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Approaching Anderson

Christopher Maurer on the art, family, and "uneasy life" of "fortune's favorite child."

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Christopher Maurer had never heard of Walter Inglis Anderson when he and his wife, Maria Estrella Iglesias, stepped inside an antiques shop and spotted a beautiful blue vase with the inscription "Shearwater." They looked up the word, and "Ocean Springs, Mississippi" is what they found and where they headed: first, to Shearwater Pottery's showroom, founded by Walter Anderson's brother Peter; then, to the Walter Anderson Museum of Art; then, to the family of Walter Anderson. Maurer was struck by Anderson's art, but he was more than struck by the wealth of surviving documentary material about his life. Maurer's immediate thought? "Book."

Six years later, Maurer's book became Fortune's Favorite Child: The Uneasy Life of Walter Anderson (University Press of Mississippi), the first comprehensive biography of the artist and the winner last October of the Eudora Welty Prize, given for an outstanding work of scholarship about the South.

But Fortune's Favorite Child isn't Maurer's first book on Anderson (in 2000, he and his wife co-authored Dreaming in Clay on the Coast of Mississippi: Love and Art at Shearwater), and it isn't his last. He's provided a chronology of the artist's life for The Art of Walter Anderson (the catalog for the new show at the Dixon Gallery and Gardens; also published by the University Press of Mississippi). Plus, he's written an afterword and the notes for Pelicans, a series of ink drawings executed by Anderson in 1948, published by Cadmus Editions and available in March.

Anticipating the exhibit "Walter Inglis Anderson: Everything I See Is New and Strange," the Flyer spoke by phone to Maurer, head of the department of Spanish, French, Italian, and Portuguese at the University of Illinois (Chicago), on the subject of Anderson's art, family, and "uneasy life."

The Memphis Flyer: Walter Anderson died in 1965. Why haven't others done what you've done in Fortune's Favorite Child: a full-scale biography?

Christopher Maurer: I think they've tried. But one thing that put people off is the wonderfully written book Approaching the Magic Hour: Memories of Walter Anderson [1989] by Anderson's widow, Sissy. It's like a poem. It's perfect. And it's very discouraging if you're writing a biography. Somehow that book is always there.

But that story is told from a particular point of view. I began to work up my biographer's indignation. For example, the quotes are all remembered, reconstructed. The biographer has a role to play, and that is to quote correctly.

You also got the cooperation of Anderson's family.

Well, it took me months. At first, my wife and I were referred to as "the book people" -- as in, "The 'book people' [groan] are here." I think it has to do with whether or not they trust you and in what way they trust you.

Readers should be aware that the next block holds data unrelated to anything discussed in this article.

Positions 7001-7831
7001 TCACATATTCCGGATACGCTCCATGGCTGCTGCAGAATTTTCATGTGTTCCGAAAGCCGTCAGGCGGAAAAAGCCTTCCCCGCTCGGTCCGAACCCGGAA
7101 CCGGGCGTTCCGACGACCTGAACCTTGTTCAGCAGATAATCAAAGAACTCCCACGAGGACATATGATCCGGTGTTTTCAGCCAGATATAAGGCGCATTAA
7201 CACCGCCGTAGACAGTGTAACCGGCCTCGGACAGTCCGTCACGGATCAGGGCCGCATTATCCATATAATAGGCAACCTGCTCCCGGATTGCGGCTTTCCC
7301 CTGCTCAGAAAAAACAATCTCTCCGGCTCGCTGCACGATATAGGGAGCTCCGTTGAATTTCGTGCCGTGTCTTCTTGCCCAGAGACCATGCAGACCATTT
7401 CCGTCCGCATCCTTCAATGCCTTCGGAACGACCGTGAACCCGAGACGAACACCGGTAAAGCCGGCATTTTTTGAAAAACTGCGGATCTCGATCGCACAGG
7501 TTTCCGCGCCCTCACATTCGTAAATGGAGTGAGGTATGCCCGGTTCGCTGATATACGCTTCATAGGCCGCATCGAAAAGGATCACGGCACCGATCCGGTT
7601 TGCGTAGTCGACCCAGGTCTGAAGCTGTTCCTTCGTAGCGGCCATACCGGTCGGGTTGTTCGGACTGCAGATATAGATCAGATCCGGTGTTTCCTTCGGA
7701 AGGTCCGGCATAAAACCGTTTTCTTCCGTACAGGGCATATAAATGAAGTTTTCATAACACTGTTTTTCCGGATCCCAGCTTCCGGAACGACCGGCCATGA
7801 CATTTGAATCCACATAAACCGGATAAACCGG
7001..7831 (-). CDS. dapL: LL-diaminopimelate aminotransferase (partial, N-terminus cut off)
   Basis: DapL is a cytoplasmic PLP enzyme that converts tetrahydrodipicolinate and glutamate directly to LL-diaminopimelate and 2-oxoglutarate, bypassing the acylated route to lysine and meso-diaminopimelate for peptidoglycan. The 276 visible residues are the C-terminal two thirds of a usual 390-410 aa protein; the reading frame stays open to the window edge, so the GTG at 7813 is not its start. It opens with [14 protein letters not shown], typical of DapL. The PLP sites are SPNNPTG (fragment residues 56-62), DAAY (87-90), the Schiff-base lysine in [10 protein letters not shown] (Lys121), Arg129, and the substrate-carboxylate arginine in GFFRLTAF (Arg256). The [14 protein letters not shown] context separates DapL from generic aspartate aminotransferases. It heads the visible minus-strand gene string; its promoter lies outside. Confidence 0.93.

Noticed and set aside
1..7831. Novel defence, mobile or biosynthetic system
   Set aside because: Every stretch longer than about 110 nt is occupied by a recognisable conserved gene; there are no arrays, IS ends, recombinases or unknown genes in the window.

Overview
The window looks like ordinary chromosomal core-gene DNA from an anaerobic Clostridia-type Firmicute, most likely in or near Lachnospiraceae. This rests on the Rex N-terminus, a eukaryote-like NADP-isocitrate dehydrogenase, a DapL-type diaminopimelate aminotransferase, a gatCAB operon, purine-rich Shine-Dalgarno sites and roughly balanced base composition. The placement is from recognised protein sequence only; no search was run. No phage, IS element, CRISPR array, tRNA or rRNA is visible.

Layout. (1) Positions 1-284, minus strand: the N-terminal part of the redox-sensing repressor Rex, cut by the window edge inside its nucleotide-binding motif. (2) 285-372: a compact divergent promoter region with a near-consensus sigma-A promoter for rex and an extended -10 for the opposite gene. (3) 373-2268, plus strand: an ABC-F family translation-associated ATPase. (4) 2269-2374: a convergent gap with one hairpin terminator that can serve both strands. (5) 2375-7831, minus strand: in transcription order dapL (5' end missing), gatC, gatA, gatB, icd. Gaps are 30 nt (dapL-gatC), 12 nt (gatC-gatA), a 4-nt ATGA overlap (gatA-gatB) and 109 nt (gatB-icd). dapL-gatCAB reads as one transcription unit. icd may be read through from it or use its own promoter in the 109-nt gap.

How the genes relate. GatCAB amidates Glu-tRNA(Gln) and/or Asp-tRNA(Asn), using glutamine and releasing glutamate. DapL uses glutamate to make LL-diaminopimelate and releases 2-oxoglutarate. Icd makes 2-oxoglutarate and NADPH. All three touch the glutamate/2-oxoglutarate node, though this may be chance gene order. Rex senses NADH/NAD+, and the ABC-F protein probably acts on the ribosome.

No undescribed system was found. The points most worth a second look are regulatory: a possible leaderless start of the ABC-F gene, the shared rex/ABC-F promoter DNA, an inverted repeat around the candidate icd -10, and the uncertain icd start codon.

It would be very difficult for someone to come into your house and say, "I want to see diaries, letters, notes, basically everything." Most families wouldn't be very eager to ... they might comply but not fully. In my case, I had certain rules: I tried to imagine someone writing about my own family -- what would make me sensitive. At times, it was very difficult for the family. It's difficult to look at the hospital records. It's difficult to look at lots of Anderson's life.

Those hospitalizations are a harrowing record that will be news to most admirers of Anderson's work.

There's a little about it in Dreaming in Clay, and I can't say nothing was known. We have the account of Sissy in Approaching the Magic Hour. But no one had looked at the hospital records. In the past, Anderson's mental illness has been presented as a passing episode. But it's clear to me it was recurring. People don't suddenly cure themselves of severe mental illness.

And yet your book opens with "An Alternative Perspective" written by Anderson's son John. He grants that his father suffered a three-year period of transitory delusions and hallucinations, but he argues against "incurable schizophrenia." He concludes, "[L]ook at [Anderson's] paintings, read his own words in context ... . Do not believe that I or anyone else can tell you who he was."

We had to publish John's statement. Either that or not publish the book. For him, this is an emotional issue. For me, it was a historical problem, which I'm not entirely qualified to address. What I tried to do was lay out the facts. I believe someone could write an entire book on Anderson's mental health, its effects on the art. But I decided to draw back.

The University Press of Mississippi negotiated with John. The rest of the family was entirely supportive.

You had the great help of Anderson's daughter, Mary.

Mary reconciled herself to this strange and wonderful person, her father, who'd made her suffer. She began in the mid-'70s to study his work thoroughly, as a scholar would do. She became a real authority, and she taught me lots about his art. I feel very grateful about that. Plus, in a biography like this one, it's hard to balance the life and the work. I tried to steer an even course between the two.

The problem is to make Anderson's work known outside the South. If people would begin to think of him as an American watercolorist or muralist or writer or naturalist, he might find his way into textbooks. I'm afraid that now he isn't.

Maybe the Dixon show and your biography can help to correct that.

I hope. I would love for that to happen.

Christopher Maurer will be at the Dixon Gallery and Gardens on Sunday, February 22nd, at 2 p.m. to discuss and sign Fortune's Favorite Child. For further information on Maurer's appearance, call 761-5250 or visit the Dixon's Web site at Dixon.org.

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